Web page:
An interesting side effect of this is that 'Head' is a film about the humility and yet the dignity of 'losing (that's not me being rude either: even Davy says it in his radio interview promoting the film as heard in the Rhino deluxe set of 'Head'). Many people mention the guest cast in 'Head' and for good reason: no other film has ever matched American footballers, Disney child stars and 40s film icons in such a way before. But note that 'Head' doesn't do the obvious and hire the 'most famous' any of these: instead it deliberately goes for second best in all cases. Ray Nitschke was, at the time, the star player of The Bay Green Packers, an American Football team that were trounced frequently when he first joined them and often bottom of the league (although things were picking up by the time of his appearance in 'Head' when he in particular was winning much respect for his abilities in the game). Instead of Muhammad Ali we get the man who lost to him, 'Sonny Liston'. For a former child star we get Annette Funicello, whose star had slipped slower but just as dramatically as The Monkees with her always caught in a single role (the sort she plays here). Victor Mature was labelled 'past it' after reaching middle age - though he never did a commercial for an anti-dandruff shampoo as far as I know it's the sort of thing people would have seen him doing, a comedown from his heyday. Frank Zappa too was still at the start of his career and far from the big name he would be later; in commercial terms in 1968 he too was a 'loveable loser'. The Monkees are as much a part of their time and as tightly labelled as all these other stars so in a way 'Head' is a means of preparing The Monkees for a future when they too are has-beens and doomed to failure. It's both flattering and nasty that all these 'losers' are given a chance to show another side to them across this film (nobody knew the two sports stars could act for a start) while simultaneously having them depicted as being 'less' smart than The Monkees, the only ones to see through the 'black box' delusion. However, as much as people had tried to knock all of these previously popular institutions down, they had all survived the passing of time and had all maintained a sort of 'loveable loser' brand of identity. Back in 1968 acts like crossdresser TC Jones and Frank Zappa were loved as much as feared for being great traditional eccentrics. Victor Mature might have been a star of yesteryear but he's taken age with good grace, playing the sort of roles that laughed at what he used to be. Ray Nitschke and Sonny Liston were loved even more because they'd 'lost' after hyped contests - and become noble in the way they bravely took defeat. Even Annette Funicello, whose career had got stuck for the past fifteen years, would have been a key memory for many people's childhoods back in 1968 and the viewers were of an age to start to think it 'sweet' she was still the same as they remembered rather than creepy. The Monkees know they're going to join this long list of second-bests, forgotten and trodden on by hipper acts of the 1960s, but by goodness if they were going to go out it was with the same courage and grace as their supporting cast. Having winners like Muhammad Ali (or Cassius Clay as he still was then) and The Beatles, would have been 'hipper' than Sonny Liston and Frank Zappa, but would have been 'wrong' too: this is a film were nobody wins because nobody is smart enough to work out the rules; The Monkees here are as far away from natural life winners The Beatles as they ever were.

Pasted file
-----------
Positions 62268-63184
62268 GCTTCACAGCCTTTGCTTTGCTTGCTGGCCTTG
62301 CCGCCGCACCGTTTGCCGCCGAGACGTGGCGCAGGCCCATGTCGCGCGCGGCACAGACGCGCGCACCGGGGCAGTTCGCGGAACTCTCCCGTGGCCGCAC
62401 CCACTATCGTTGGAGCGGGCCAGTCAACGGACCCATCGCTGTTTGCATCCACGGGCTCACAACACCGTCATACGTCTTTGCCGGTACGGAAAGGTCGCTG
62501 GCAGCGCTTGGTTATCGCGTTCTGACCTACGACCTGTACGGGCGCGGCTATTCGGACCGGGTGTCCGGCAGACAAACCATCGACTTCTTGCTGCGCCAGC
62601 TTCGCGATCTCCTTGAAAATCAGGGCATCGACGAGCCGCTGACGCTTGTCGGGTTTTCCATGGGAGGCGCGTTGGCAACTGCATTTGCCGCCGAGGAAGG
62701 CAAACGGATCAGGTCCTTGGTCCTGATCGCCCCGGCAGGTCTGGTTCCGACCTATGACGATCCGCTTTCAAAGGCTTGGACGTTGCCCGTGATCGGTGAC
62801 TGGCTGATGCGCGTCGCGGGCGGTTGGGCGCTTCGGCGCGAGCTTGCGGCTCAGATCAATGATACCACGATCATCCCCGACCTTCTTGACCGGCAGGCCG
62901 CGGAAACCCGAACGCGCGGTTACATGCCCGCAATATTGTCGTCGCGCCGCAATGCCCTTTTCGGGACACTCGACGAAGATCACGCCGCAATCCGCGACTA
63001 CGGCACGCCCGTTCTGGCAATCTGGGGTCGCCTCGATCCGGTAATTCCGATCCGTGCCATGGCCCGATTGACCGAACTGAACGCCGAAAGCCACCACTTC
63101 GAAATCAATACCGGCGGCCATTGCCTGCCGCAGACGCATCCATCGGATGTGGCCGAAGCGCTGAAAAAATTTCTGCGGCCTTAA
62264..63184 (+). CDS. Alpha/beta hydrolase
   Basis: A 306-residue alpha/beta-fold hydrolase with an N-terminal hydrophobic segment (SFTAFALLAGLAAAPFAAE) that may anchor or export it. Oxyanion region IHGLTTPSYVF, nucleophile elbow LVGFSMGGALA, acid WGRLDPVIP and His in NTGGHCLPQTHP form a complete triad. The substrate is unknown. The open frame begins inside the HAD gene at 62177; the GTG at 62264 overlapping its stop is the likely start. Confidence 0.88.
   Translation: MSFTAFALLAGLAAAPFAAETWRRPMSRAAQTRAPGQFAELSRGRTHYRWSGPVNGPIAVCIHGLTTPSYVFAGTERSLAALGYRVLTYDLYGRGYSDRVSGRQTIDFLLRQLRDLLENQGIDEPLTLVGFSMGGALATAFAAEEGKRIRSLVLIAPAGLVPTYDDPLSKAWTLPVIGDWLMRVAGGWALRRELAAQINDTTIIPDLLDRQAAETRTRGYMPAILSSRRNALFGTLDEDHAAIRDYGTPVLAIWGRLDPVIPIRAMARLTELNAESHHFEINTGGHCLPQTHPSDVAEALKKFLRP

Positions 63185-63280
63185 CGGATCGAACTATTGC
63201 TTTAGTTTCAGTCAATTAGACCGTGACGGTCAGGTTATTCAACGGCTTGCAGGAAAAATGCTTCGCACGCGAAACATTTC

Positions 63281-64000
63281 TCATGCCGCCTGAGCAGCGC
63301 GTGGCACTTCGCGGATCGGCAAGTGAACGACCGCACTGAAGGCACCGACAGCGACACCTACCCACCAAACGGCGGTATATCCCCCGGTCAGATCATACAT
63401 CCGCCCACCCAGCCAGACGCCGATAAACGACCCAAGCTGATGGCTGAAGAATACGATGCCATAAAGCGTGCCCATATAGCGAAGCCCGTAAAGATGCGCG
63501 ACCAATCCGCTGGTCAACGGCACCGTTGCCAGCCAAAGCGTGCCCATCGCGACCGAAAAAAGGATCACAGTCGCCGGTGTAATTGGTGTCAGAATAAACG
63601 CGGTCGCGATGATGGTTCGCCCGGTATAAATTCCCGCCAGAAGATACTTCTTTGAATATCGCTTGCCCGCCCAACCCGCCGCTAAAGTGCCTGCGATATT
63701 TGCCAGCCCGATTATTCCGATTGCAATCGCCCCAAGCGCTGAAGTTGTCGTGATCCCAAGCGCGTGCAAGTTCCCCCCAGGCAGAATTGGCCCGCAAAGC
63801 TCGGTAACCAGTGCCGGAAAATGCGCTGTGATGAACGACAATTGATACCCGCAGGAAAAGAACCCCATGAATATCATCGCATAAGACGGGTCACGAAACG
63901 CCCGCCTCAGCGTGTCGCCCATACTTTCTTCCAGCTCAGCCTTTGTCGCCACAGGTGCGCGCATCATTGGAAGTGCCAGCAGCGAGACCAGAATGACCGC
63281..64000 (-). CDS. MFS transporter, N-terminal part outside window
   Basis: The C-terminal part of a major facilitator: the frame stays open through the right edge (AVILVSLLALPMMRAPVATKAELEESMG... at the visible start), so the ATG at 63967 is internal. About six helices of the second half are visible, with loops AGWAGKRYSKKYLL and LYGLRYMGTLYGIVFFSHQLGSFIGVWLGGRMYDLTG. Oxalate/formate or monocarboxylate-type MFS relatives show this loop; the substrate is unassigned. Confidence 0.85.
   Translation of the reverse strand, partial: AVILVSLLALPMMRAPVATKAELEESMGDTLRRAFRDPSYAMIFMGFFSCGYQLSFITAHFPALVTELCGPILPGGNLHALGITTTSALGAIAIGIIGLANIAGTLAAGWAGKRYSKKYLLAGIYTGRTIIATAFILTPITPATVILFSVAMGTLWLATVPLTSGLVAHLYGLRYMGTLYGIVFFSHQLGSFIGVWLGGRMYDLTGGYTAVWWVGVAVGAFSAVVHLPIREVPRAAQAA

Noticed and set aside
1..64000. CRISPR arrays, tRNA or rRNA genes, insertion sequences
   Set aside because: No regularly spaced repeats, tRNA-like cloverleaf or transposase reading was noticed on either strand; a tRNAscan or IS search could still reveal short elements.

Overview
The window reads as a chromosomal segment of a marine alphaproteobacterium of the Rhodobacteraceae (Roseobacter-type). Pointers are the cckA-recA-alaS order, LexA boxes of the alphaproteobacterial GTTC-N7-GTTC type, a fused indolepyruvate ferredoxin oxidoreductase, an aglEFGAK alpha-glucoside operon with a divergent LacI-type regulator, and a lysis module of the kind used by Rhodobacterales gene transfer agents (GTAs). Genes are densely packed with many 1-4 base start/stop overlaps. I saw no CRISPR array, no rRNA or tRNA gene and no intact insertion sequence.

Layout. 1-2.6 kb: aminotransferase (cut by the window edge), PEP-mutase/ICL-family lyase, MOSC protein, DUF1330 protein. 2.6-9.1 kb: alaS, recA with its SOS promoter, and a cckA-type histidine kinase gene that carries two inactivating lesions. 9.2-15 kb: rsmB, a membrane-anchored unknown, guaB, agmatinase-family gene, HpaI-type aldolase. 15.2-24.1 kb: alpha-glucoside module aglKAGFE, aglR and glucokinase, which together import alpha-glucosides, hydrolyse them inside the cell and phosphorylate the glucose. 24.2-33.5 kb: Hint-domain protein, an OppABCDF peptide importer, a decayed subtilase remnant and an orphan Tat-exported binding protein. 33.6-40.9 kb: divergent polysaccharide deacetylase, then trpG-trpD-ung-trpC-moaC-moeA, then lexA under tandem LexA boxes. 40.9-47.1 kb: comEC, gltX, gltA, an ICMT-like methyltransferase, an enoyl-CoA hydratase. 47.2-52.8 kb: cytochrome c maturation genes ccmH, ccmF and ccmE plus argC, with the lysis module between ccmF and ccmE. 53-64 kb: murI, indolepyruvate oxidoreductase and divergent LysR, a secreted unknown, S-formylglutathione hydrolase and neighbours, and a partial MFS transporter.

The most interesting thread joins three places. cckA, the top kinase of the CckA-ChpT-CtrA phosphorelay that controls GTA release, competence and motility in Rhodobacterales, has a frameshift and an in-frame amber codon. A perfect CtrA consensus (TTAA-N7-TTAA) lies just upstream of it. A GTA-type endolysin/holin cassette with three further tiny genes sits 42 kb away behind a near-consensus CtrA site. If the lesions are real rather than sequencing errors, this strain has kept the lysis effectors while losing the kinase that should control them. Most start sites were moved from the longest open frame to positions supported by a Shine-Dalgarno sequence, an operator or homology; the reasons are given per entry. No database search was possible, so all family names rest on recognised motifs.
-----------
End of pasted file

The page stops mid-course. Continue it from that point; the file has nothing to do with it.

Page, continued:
This is, you see, a very 1960s film and works best if you see it through the eyes of people who don't know how quickly Frank Zappa's star is about to rise in the early 1970s or that Sonny Liston's sudden death two years after making this film would elevate him from fondly remembered laughing stock into anational treasure. We've spoken often across our reviews of the TV episodes about how this series was intended for one generation only - and that was the teenagers who till now hadn't had a 'television' voice. 'Head' comes fashionably late towards the end of the 1960s when things are changing and getting darker; it would have been interesting to see if the relatively fluffy Monkee antics of 1967 would have got darker or been taken off the air anyway even without the great 'you don't play your own instruments' outcry hadn't happened. This is a generation who just a few years ago were teeny-boppers but are fast becoming 'adults', people of age who can infiltrate the 'system' by voting and holding positions of power (at least in theory - it's hard to explain how terrified some older people in power were of this happening, although sadly the odd commercial hit like Ben and Jerry's or Glastonbury aside, the 1960s seems to have had far less impact on business models than on music, fashions and politics). However many have chosen not to do this but instead to take the money and run as it were, hypnotised and sterilised on a diet of mass produced fodder that's the downside of the 1960s philosophy (as the factory owner puts it 'the trouble with your times my young friend is that you may get exactly what you want'), the pure bliss of 'As We Go Along' in the pure snow and sunshine giving way to ugly signs and the relentless whirr of capitalist consumerism. The summer of love spirit that everything will change as soon as the world discovers 'love' hasn't worked out the way it was hoped and in fact wars and demonstrations and assassinations have got worse than ever in 1968, not better. (The world is still a desert and capitalism is still the only oasis in it - even if it's one that proves frustratingly empty (as Micky finds out to his cost). Note that it's after the factory worker leads the band 'astray' (the other three not listening to Davy whose spotted the carnage caused by consumerism) that the band end up in a black box for the first time (one which gives way to a degrading anti-dandruff commercial). The Monkees represented the 'summer of love' more than most bands - not as much as the 'Laurel Canyon' mob or the 'Haight Ashbury' crowd perhaps, but they were very much the closest thing to a 'hippie' band on TV. Flower power and the 'Monkee peace' so often plugged on the show's second season hasn't worked. So is this instead the hippieness that went leaping over the bridge with the band, the innocence of the 1960s committing suicide because it can't bear to live in an adult world it can't possibly change? Is this in fact why Mike hates being reminded of his 'birthday' so much - and its not the surprise element at all; he turns nasty only after Peter mentions his age which, technically, is a year out as Mike turned 26 that year (it might perhaps be prescient to point out that 'real' hippies hated The Monkees - Peter Tork, for instance, got booed off the stage at the Monterey Pop festical in June 1967 when trying to introduce The Buffalo Springfield - but Bob and Jack either didn't know that or didn't care; 'Head' is all about 'perception' and the link between The Monkees and the 1960s in most of the general public's minds was 'enough' to maybe make a point).